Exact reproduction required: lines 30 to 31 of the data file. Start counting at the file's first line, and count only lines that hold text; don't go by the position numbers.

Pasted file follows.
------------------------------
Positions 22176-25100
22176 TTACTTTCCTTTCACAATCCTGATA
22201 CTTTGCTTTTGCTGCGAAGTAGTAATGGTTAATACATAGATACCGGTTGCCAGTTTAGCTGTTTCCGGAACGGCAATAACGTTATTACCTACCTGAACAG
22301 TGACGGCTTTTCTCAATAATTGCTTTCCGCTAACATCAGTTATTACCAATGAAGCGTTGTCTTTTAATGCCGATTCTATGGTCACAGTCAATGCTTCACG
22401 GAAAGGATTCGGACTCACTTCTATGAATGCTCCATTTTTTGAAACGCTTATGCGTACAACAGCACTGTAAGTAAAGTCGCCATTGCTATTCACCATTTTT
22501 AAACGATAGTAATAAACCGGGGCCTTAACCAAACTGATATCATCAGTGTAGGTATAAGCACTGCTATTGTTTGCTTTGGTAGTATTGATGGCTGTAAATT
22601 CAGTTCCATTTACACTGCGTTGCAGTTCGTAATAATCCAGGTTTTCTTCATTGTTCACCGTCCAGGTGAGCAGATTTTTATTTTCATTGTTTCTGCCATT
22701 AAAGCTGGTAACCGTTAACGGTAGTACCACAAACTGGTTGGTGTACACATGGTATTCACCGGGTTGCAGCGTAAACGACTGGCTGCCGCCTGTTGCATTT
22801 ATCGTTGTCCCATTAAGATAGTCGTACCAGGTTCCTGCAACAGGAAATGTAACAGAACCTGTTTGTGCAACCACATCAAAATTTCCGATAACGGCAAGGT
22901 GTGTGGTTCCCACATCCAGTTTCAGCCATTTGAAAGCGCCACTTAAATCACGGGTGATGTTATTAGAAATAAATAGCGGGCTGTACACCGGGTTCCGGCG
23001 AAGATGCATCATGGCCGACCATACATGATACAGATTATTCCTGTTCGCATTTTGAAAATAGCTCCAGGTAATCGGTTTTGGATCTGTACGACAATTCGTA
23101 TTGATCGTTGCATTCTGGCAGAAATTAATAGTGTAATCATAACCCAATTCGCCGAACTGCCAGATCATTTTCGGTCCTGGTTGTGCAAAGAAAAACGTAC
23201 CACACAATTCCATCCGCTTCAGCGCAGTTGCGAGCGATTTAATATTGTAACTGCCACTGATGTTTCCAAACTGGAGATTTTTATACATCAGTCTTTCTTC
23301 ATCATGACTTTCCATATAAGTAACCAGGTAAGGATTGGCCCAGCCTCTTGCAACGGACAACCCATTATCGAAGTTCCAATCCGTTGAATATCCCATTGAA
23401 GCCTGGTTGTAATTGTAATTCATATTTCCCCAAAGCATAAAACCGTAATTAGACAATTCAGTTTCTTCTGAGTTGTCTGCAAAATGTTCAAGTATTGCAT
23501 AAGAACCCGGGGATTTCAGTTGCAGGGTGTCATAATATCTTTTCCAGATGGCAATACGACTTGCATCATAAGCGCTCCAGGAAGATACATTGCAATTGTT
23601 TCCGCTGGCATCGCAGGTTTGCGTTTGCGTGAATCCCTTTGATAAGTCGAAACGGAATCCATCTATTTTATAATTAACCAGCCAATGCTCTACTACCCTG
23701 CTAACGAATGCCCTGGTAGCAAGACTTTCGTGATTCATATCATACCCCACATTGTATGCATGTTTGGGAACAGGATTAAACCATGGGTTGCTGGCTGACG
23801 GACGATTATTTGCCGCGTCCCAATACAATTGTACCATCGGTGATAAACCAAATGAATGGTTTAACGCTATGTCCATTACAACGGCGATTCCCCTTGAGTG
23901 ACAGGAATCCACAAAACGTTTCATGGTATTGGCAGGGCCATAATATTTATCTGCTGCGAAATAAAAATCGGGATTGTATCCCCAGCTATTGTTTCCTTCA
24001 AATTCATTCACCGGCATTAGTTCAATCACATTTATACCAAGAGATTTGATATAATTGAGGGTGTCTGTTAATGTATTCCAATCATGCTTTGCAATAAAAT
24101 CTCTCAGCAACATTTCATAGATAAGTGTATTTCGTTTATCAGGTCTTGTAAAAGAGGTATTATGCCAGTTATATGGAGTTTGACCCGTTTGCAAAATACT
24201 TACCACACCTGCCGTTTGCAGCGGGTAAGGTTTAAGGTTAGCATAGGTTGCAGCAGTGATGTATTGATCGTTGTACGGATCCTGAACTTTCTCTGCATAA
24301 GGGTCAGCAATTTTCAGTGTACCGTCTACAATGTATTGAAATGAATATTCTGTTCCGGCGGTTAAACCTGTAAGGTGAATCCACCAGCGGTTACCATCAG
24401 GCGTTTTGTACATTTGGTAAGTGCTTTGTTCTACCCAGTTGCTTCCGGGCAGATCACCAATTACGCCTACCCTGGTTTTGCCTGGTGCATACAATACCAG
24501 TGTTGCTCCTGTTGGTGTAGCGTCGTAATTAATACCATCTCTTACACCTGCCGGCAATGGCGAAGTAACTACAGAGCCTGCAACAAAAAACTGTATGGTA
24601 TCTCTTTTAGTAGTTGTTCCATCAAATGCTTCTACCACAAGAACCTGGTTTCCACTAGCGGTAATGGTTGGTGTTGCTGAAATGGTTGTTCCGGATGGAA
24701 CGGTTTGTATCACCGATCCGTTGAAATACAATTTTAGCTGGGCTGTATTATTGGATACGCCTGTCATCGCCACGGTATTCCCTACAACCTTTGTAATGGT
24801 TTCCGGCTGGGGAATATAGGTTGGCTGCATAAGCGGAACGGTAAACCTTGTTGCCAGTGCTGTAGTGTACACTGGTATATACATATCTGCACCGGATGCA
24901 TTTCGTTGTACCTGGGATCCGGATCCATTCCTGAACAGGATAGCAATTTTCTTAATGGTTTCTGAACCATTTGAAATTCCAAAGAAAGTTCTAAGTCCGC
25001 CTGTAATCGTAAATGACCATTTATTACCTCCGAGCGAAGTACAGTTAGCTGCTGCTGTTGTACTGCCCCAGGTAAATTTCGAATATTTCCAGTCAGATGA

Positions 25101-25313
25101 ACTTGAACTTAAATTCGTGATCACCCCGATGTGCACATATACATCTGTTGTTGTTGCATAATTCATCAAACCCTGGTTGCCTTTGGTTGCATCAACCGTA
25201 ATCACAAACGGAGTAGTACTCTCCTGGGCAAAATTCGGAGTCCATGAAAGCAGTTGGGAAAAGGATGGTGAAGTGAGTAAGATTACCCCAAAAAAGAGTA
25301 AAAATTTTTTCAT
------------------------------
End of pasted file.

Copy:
24901 TTTCGTTGTACCTGGGATCCGGATCCATTCCTGAACAGGATAGCAATTTTCTTAATGGTTTCTGAACCATTTGAAATTCCAAAGAAAGTTCTAAGTCCGC
25001 CTGTAATCGTAAATGACCATTTATTACCTCCGAGCGAAGTACAGTTAGCTGCTGCTGTTGTACTGCCCCAGGTAAATTTCGAATATTTCCAGTCAGATGA